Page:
Elephant seals use a suite of physiological and behavioural mechanisms to maximise the time they can be submerged. Of these hypo-metabolism is one of the most important, so this study quantified maximum O2 consumptions relative to dove depth and swim speed.
From the abstract of the referenced paper:
Heart rate, swimming speed, and diving behaviour were recorded simultaneously for an adult female ... southern elephant seal during her postbreeding period at sea with a Wildlife Computers heart-rate time depth recorder and a velocity time depth recorder. The errors associated with data storage versus real-time data collection of these data were analysed and indicated that for events of short duration (i.e., less than 10 min or 20 sampling intervals) serious biases occur. A simple model for estimating oxygen consumption based on the estimated oxygen stores of the seal and the assumption that most, if not all, dives were aerobic produced a mean diving metabolic rate of 3.64 mL O2 kg-1, which is only 47% of the field metabolic rate estimated from allometric models. Mechanisms for reducing oxygen consumption while diving include cardiac adjustments, indicated by reductions in heart rate on all dives, and the maintenance of swimming speed at near the minimum cost of transport for most of the submerged time. Heart rate during diving was below the restingheart rate while ashore in all dives, and there was a negative relationship between the duration of a dive and the mean heart rate during that dive for dives longer than 13 min. Mean heart rates declined from 40 beats min-1 for dives of 13 min to 14 beats min-1 for dives of 37 min. Mean swimming speed per dive was 2.1 m s-1, but this also varied with dive duration. There were slight but significant increases in mean swimming speeds with increasing dive depth and duration. Both ascent and descent speeds were also higher on longer dives.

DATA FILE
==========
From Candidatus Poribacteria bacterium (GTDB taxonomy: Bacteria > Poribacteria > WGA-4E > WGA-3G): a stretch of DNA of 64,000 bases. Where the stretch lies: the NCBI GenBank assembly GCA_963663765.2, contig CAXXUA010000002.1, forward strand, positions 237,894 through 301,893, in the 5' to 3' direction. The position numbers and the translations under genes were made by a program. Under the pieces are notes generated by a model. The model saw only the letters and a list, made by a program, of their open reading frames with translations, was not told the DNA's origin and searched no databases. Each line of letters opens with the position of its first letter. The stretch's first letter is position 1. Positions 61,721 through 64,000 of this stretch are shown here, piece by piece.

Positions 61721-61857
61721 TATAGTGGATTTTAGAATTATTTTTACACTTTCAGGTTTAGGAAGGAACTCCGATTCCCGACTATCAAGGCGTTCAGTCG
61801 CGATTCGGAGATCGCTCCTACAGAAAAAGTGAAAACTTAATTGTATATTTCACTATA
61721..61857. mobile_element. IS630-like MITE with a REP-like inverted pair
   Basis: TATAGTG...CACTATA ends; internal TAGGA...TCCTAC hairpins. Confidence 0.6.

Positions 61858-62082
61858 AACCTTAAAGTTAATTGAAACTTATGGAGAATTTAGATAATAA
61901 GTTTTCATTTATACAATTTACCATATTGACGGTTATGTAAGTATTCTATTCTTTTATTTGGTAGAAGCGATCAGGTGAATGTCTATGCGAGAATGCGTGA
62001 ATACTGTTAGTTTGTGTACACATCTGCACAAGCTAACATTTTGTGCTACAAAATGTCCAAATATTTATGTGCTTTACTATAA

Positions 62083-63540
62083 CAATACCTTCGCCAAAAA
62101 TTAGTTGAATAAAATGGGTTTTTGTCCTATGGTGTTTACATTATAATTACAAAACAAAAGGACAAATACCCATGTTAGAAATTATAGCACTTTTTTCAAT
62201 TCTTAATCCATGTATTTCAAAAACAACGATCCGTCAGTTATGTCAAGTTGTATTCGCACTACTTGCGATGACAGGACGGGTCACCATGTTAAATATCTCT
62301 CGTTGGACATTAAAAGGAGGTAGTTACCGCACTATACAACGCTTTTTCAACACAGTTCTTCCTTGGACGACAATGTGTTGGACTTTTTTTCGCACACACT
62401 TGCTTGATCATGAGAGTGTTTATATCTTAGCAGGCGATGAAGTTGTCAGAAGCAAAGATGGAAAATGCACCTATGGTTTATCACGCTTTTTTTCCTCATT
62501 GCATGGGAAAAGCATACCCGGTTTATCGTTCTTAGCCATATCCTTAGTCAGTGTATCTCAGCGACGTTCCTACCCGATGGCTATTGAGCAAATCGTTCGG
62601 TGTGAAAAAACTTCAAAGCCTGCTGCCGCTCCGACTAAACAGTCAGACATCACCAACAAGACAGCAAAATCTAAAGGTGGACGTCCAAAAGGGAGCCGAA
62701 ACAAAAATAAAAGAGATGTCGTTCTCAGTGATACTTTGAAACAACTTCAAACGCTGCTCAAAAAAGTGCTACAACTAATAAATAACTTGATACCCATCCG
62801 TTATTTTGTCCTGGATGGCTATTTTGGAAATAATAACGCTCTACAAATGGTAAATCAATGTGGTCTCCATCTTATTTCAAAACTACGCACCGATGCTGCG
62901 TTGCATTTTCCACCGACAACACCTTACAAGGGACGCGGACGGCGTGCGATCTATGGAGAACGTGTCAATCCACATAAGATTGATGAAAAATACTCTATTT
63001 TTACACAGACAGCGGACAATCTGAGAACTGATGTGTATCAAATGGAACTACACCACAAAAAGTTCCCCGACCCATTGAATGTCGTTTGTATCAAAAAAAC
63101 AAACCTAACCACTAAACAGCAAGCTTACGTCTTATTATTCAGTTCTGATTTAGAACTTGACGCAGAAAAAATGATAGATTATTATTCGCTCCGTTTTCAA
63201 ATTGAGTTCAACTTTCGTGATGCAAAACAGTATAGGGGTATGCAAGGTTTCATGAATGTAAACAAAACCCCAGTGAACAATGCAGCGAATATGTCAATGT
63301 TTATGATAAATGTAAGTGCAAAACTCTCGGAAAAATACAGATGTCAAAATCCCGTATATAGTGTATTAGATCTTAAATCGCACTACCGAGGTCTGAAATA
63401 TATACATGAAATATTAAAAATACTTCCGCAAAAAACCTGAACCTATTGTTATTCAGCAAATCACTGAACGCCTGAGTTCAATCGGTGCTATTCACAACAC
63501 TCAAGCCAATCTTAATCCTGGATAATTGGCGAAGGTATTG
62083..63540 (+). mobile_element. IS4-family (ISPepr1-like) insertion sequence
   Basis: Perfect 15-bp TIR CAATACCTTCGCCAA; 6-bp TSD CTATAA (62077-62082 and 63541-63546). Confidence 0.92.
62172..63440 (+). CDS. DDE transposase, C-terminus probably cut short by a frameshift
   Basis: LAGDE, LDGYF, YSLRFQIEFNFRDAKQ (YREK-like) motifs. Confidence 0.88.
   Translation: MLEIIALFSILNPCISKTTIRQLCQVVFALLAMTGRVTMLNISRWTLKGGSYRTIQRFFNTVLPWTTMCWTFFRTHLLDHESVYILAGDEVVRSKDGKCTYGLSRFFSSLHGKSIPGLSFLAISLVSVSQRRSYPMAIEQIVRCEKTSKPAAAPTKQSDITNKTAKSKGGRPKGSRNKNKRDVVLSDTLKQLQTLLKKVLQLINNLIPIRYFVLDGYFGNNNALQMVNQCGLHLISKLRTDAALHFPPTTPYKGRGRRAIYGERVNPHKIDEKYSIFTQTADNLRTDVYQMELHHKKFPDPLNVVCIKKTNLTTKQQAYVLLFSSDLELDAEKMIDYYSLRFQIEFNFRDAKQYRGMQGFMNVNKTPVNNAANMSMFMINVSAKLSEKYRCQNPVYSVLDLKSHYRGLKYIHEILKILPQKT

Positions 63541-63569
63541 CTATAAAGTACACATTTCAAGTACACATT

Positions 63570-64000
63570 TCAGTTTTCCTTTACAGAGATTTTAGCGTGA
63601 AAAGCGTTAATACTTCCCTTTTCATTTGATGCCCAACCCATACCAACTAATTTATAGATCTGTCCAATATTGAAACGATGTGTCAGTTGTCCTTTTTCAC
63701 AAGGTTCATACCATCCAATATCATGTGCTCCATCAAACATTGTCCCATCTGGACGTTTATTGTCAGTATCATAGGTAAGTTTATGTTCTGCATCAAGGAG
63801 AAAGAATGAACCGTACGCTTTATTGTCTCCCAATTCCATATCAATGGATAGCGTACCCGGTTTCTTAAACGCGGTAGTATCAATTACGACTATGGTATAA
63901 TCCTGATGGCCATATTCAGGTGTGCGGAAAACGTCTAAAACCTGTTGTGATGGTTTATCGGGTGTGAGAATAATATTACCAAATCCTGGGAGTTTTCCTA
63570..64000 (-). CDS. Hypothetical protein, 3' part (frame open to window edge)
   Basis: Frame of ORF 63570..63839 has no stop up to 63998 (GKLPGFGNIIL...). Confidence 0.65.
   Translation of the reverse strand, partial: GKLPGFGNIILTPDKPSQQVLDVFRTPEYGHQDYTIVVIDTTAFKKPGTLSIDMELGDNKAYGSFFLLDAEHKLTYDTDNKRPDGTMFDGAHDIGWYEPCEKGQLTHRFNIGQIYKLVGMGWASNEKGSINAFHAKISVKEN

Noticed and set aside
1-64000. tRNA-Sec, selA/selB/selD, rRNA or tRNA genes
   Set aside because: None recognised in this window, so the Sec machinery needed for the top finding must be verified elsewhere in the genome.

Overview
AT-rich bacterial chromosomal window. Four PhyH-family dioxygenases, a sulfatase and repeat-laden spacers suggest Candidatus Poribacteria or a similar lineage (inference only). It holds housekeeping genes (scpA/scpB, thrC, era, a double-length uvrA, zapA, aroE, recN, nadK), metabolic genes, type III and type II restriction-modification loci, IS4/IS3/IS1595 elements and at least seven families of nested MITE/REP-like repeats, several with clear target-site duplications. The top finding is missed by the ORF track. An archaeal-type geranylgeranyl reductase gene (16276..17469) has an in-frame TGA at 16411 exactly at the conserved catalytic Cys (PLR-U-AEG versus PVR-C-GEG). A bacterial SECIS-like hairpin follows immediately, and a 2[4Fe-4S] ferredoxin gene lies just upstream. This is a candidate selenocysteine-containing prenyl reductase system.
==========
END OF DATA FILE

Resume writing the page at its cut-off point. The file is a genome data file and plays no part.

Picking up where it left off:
Data were collected on Time Depth Recorders (TDRs), and stored in hexadecimal format. Hexadecimal files can be read using 'Instrument Helper', a free download from Wildlife Computers (see the url given below).
Data for this project is the same data that was collected for ASAC projects 769 and 589 (ASAC_769 and ASAC_589).